Interview: Different perspectives on how to define success in CLL

©Peter MacCallum Cancer Centre  – John F. Seymour, MBBS, FRACP, PhD, Department of Haematology, Royal Melbourne Hospital, Peter MacCallum Cancer Centre and University of Melbourne, Melbourne, Victoria, Australia

Fortunately, the landscape of CLL treatment has dramatically transformed over the last ten years, shifting from chemotherapy to new targeted therapies. These advancements have not only extended patients’ lifespans but also often enhanced their quality of life. Consequently, many patients now undergo continuous treatment throughout their lives and frequently pass away from causes unrelated to CLL. At this year’s iwCLL, there was a debate and roundtable on how to define success in CLL. From a physician’s perspective, how is success in CLL treatment defined?

The debate and roundtable aimed to facilitate a discussion, allowing participants to exchange a wide array of viewpoints on the diversity in CLL treatment approaches and perspectives since there is not a ‘one-size-fits-all’ solution in this context. With years of experience in treating people with CLL, I have adopted a long-term approach. Recognizing the chronic nature of CLL, it is clear that the vast majority of patients will have to use various tools, hopefully, over several decades. My definition of success in CLL treatment aligns with long-term survival, but it is equally important to consider minimizing the cumulative burden of the disease and its treatments over time. Therefore, the goal is not just long-term survival, but achieving it with minimal adverse impact from the disease and its treatment.

Having delved into the physician’s perspective on the evolving landscape of CLL treatment and its implications for success, it becomes equally important to consider the other side of this equation. The patient’s experience and viewpoint are crucial in shaping our understanding of treatment effectiveness and quality of life. With this in mind, how do patients typically perceive their journey through CLL treatment, and what factors do they consider when defining success in their treatment and overall wellbeing?

One key observation in CLL treatment is the variability and evolution of patient perspectives. These viewpoints are uniquely personal and can shift significantly over time. For example, a patient might initially focus on a short-term goal, like being healthy for a significant family event, such as a daughter’s wedding. This goal serves as an immediate priority. However, once this short-term goal is achieved, their focus often shifts to longer-term objectives. This evolution in perspective is a natural and essential part of the patient’s journey. It is a patient’s right, as with all individuals, to reassess and modify their priorities over time. As clinicians, it is crucial to acknowledge these dynamics and support them. We should encourage open dialogue, inviting patients to continuously redefine what is most important to them at various stages of their treatment journey. Such a patient-centered approach ensures that we align treatment strategies with their evolving goals and preferences, thereby enhancing the overall effectiveness and relevance of the care we provide.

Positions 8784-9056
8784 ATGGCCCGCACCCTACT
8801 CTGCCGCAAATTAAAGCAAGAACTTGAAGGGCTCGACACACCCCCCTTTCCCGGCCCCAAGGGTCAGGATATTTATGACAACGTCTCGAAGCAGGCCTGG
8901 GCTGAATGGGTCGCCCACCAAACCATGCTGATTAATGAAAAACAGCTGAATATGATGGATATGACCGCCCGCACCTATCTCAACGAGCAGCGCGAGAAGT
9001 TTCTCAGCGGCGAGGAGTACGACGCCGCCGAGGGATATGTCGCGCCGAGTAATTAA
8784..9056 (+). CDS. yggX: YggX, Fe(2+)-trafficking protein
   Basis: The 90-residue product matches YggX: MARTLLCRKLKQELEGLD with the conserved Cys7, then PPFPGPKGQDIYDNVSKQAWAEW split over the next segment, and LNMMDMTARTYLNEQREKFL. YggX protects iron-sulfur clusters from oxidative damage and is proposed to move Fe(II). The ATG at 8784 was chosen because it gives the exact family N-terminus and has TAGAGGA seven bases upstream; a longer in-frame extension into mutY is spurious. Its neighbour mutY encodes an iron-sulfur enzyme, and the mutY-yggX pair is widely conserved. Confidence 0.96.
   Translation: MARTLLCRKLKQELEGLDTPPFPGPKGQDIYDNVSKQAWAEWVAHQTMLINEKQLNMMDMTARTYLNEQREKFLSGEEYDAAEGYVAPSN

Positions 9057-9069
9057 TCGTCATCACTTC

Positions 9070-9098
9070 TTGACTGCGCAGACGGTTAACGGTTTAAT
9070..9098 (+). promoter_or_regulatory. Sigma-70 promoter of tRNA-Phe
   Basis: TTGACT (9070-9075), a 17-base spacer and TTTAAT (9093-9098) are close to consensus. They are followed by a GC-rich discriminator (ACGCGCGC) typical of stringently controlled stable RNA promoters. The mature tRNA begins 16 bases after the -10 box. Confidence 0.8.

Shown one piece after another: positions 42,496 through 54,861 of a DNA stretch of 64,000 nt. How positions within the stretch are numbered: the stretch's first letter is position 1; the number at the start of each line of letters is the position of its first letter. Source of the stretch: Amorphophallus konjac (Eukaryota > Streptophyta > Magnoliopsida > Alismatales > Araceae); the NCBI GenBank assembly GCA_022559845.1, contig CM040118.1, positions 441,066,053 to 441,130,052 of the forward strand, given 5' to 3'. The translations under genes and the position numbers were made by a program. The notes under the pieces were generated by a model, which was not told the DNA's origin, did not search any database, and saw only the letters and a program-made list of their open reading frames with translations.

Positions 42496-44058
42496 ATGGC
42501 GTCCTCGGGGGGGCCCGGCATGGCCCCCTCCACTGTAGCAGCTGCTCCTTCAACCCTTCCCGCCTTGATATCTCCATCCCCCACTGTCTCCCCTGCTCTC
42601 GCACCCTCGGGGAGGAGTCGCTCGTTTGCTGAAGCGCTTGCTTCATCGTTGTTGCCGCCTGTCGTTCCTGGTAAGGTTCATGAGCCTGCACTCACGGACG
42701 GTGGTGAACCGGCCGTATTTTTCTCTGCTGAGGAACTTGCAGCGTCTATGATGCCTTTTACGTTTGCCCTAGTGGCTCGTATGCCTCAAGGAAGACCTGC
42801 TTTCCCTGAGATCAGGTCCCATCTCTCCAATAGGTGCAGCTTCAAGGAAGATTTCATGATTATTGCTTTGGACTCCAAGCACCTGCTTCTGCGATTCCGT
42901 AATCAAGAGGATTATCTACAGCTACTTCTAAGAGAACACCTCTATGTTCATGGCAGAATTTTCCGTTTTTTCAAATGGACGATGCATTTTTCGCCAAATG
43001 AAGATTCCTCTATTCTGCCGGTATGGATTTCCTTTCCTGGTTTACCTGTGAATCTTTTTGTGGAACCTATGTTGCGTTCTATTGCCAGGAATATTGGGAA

Reflecting on the individualized and dynamic nature of patient perspective in CLL treatment, we can see how crucial it is to align clinical objectives with patient-centered outcomes. This leads us to explore another vital dimension in the management of CLL. From a clinical scientist’s perspective, which study endpoints might reflect treatment success in CLL most accurately?

The quest to pinpoint the most effective study endpoints in CLL is where we have to make the biggest progress as a group. We recognize overall survival (OS) as an endpoint which all of the panelists agreed is of very high priority, but its measurement poses challenges due to its long-term nature. In the context of clinical trials or assessment of a single drug’s impact, OS becomes complex because it is influenced by the effectiveness of multiple treatments over time. Progression-free survival (PFS), which measures the duration of disease control, presents itself as a shorter key endpoint. However, its interpretation can be nuanced, particularly with intermittent treatments like venetoclax-obinutuzumab administered for 12 months. For instance, even if the disease reemerges post-treatment, it is often controllable with the same regimen, which leads to another phase of disease control. Therefore, the initial progression does not always signify the failure of a given therapy, nor does it account for the logistic or symptomatic burden on patients. Recently, there has been an excellent commission in Lancet Hematology that shed light on novel ways of accessing the global burden of treatment and symptoms of patients, both in terms of severity and persistence. For example, a single day of nausea differs significantly from enduring the same symptom persistently for months, yet both scenarios might be categorized as grade 1 nausea in clinical reports. Therefore, a refined approach to measuring overall symptom burden and incorporating ways of including the capacity to regain disease control are needed to develop more nuanced efficacy measures that go beyond OS and PFS. In conclusion, we have yet to establish an optimal measure for effectiveness in clinical trials for CLL, which underscores the need for ongoing research and development in this area.

Conducted by Anna Fenzl, PhD.

© 2023 Springer-Verlag GmbH, Impressum

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